YouTube Kids app comes out to play

As expected, Google unveils its kid-friendly YouTube app, but it's out already on both Android and Apple's iOS.

Don Reisinger
Former CNET contributor Don Reisinger is a technology columnist who has covered everything from HDTVs to computers to Flowbee Haircut Systems. Besides his work with CNET, Don's work has been featured in a variety of other publications including PC World and a host of Ziff-Davis publications.
Don Reisinger
2 min read

A look at the YouTube Kids app for iOS and Android.


Google on Monday unveiled its new kid-friendly YouTube app, the company's first product built exclusively in-house with children in mind.

As CNET first reported last week, the YouTube Kids app for Android devices is now available for free in the Google Play marketplace. At the same time, Google launched the app for iOS devices in Apple's App Store.

The app sheds adult-oriented content from YouTube and includes only videos geared towards kids.

"Videos in the YouTube Kids app are narrowed down to content appropriate for kids," the company wrote in a blog post on Monday. "You can browse channels and playlists in four categories: Shows, Music, Learning and Explore. Or search for videos of particular interest to your family, like how to build a model volcano, math tutorials, the amazing (and endless) world of trains--and everything in between."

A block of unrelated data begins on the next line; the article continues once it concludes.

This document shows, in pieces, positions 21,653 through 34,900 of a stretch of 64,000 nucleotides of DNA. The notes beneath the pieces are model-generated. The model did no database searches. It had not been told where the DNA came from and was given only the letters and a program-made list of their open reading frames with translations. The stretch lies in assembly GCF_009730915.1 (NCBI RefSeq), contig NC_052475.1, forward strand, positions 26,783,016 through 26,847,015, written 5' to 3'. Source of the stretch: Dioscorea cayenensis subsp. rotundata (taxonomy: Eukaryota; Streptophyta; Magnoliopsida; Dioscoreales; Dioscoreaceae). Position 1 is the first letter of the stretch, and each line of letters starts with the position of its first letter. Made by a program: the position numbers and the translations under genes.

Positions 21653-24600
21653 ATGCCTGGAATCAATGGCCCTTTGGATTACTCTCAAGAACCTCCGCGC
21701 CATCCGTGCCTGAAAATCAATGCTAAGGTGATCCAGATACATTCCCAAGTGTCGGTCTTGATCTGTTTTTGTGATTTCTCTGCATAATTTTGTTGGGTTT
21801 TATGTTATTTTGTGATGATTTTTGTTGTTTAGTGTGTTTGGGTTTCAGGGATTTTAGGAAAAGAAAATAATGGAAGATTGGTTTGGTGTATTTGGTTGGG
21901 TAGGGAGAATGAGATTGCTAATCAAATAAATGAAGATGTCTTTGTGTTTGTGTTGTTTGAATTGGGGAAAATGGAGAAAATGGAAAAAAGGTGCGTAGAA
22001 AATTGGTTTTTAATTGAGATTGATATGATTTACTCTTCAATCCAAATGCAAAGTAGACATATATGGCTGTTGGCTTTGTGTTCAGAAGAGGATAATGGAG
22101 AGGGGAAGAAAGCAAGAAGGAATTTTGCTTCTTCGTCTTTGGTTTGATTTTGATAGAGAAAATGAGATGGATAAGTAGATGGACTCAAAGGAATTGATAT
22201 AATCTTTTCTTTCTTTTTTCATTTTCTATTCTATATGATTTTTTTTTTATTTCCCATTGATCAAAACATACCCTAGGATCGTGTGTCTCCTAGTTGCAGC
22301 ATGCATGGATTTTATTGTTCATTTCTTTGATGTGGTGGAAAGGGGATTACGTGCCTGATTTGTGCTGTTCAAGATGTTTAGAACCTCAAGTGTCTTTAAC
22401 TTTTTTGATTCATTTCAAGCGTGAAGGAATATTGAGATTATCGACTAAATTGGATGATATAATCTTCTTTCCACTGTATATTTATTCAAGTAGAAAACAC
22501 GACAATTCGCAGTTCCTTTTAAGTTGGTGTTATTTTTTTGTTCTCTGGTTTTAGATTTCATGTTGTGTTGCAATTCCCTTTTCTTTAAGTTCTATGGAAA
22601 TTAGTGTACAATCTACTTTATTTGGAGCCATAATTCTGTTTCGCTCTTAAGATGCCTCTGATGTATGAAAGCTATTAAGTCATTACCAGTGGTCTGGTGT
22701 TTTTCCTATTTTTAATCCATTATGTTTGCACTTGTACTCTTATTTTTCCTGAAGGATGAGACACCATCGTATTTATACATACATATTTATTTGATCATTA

By offering a kids-only app, YouTube is following the lead of other video providers, including Netflix, which has its own kids section. Like YouTube's offering, Netflix's Kids app includes support for parental controls so only age-appropriate content allowed by the parents can be viewed at a given time. Amazon offers a similar service called FreeTime that gives parents control over the type of content kids can view and for how long on its products.

Google said over the last year, several teams within the search company have been eyeing ways to provide products solely for kids and this is the first step in the process.

Earlier this month, Google announced that it had acquired child-focused Launchpad Toys, maker of the popular storytelling app Toontastic. The move was part of Google's increasing desire to double down on children-focused products.

With YouTube Kids, parents will find a wide range of children-focused content available in the app, including programming from DreamWorks, Jim Henson, and others. The app includes large icons to make it easier for kids to choose their desired programming, as well as parental controls that let parents limit screen time, searchable content, and sound. Google will make the app available to the Kurio and Nabi kids' tablets "soon."

In an interview with USA Today last week, Shimrit Ben-Yair, the kids app's group product manager, said parents were consistently asking the company to "make YouTube a better place for our kids." Ben-Yair says the app is the first step in making that happen.

YouTube did not immediately respond to a request for comment.